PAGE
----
Vegetables - The Fava Bean 

The greatest gift of the garden is the restoration of the five senses!

About The "Fava Bean"

We found them in the nursery and decided to try them! We only got two plants not exactly knowing what we would end up with! Wow! Big and beautiful plants. These pictures are from our garden this morning 4/6/2013.

Store bought is too easy.... Grow from scratch is fun!

Broad beans have a long tradition of cultivation in Old World agriculture, being among the most ancient plants in cultivation and also among the easiest to grow. Along with lentils, peas, and chickpeas, they are believed to have become part of the eastern Mediterranean diet around 6000 BC or earlier. They are still often grown as a cover crop to prevent erosion, because they can overwinter and because as a legume, they fix nitrogen in the soil.


Fava beans, like edamame, are green-colored legumes that come in their own "pod." You can purchase them canned, fresh or dried. A nutrient-rich legume, fava beans are high in protein and dietary fiber, very low in fat, free of saturated fat and an excellent food source of many nutrients essential for human health, such as vitamins and minerals. Fava beans, when eaten as part of an overall healthy diet, may offer cardiovascular benefits and aid in weight management.

In Our Garden

The plants are about 24" tall and have pretty blossoms

The pods are bright and slightly fuzzy

The tend to point up from the salk.... Not down as in other beans/peas

The blossoms become the bean

Higher up the stalk the blossoms have not started to look like beans yet

This little guys is almost ready to pick

His tummy is getting larger

Look carefully for the pods... They replace the blossom and tghe blossom hangs onto the end until it drops off

Opened up pods before cooking...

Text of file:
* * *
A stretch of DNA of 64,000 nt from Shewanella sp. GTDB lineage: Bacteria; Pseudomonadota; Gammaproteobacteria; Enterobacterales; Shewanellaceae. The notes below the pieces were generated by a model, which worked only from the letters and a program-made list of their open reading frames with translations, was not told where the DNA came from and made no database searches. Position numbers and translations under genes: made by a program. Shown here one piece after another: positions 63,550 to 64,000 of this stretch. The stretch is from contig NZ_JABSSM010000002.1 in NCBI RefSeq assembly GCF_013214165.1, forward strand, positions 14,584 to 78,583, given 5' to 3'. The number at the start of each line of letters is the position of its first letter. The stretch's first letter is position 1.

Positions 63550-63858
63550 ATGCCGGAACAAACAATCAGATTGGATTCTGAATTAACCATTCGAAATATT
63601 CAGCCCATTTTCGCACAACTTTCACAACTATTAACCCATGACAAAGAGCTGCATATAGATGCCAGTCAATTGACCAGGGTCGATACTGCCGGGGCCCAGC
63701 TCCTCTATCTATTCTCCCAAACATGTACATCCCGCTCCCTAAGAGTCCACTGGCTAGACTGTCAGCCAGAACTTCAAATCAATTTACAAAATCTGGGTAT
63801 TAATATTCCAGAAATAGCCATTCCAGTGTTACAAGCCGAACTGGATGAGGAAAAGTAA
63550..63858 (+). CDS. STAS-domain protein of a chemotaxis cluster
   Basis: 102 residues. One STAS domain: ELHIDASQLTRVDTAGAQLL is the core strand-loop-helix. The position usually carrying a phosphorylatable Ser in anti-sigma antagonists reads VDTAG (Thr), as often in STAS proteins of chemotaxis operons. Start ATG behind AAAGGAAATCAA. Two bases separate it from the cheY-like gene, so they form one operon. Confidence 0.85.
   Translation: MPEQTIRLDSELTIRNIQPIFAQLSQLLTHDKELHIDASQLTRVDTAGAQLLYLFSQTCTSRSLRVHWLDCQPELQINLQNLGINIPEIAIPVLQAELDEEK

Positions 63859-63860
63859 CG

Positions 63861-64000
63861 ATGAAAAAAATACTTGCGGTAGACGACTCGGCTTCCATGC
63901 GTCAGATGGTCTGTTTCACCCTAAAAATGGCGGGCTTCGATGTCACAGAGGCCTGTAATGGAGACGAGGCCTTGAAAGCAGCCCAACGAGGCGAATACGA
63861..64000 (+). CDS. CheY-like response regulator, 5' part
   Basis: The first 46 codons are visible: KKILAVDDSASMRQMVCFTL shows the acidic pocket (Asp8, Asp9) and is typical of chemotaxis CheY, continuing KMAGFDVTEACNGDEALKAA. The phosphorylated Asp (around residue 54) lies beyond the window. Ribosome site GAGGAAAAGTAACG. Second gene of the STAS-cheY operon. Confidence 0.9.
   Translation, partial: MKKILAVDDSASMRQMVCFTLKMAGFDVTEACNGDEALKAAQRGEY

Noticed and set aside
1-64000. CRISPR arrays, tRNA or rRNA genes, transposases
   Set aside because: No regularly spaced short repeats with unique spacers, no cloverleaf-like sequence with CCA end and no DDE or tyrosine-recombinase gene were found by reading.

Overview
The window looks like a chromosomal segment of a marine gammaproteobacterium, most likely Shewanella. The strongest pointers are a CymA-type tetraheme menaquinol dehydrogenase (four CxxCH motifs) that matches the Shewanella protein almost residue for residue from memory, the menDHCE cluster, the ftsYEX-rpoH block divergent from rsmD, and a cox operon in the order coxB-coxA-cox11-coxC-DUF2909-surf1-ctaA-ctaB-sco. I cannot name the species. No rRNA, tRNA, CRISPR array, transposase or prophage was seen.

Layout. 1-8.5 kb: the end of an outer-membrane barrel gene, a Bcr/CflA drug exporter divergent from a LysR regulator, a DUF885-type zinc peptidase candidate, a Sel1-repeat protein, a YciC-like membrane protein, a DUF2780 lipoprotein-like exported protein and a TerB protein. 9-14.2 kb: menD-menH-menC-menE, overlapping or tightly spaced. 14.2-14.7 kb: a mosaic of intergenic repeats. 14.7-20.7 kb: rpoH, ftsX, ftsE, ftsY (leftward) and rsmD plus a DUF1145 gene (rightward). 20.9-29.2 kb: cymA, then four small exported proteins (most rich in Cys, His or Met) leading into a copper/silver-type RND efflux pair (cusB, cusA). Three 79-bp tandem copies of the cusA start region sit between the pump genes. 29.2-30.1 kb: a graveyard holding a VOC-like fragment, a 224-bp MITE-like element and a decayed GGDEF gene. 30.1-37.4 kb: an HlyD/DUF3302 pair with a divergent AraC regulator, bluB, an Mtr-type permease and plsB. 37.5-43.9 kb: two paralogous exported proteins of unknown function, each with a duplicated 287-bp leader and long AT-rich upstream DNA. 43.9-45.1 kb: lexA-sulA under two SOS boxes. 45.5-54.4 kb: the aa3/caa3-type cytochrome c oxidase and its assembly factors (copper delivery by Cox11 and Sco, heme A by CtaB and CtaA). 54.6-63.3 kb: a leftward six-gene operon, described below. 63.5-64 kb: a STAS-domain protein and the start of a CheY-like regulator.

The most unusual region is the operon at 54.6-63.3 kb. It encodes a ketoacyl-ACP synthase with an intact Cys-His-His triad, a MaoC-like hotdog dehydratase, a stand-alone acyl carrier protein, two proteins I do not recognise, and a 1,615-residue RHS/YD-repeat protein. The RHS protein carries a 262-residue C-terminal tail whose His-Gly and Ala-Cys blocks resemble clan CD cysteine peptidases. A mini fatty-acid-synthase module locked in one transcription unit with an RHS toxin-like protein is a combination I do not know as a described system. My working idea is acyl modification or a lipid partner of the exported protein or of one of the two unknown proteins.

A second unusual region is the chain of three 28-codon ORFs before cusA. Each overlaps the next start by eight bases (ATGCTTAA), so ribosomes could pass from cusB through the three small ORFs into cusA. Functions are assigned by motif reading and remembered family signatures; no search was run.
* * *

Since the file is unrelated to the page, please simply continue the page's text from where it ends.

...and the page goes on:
So, Once You Grow Them What Do You Do

Once you pick the pods you've committed yourself to peeling, boiling, shocking, peeling again and then actually cooking them, at which point you have a scant one-quarter cup of usable beans and you are so sick of them you'd rather eat a peanut-butter sandwich.

Availability: Spring and summer.

How to select: Look for plump, green pods. Run your hand over the pod to make sure that there are beans inside.

How to store: Store the pods in the refrigerator for up to three days, although the sooner you use them, the better. Store the peeled beans in the crisper drawer up to three days.

How to prepare: If you're a traditional fava bean-er and want to go to the blanching method, peel the beans from the pod, cook them for one minute in salted boiling water, shock them in cold water, and then slip the outer skin off.

Whole roasted fava beans: Toss clean whole fava pods with olive oil, salt and pepper. Spread on a baking sheet in a single layer and roast at 450 degrees for about 25 minutes, or until tender. (Timing depends on the size of the pods.) Put the roasted pods in a shallow bowl, and sprinkle with your finest sea salt. Serve to guests a la edamame, or if the pods are small and tender enough, eat them whole.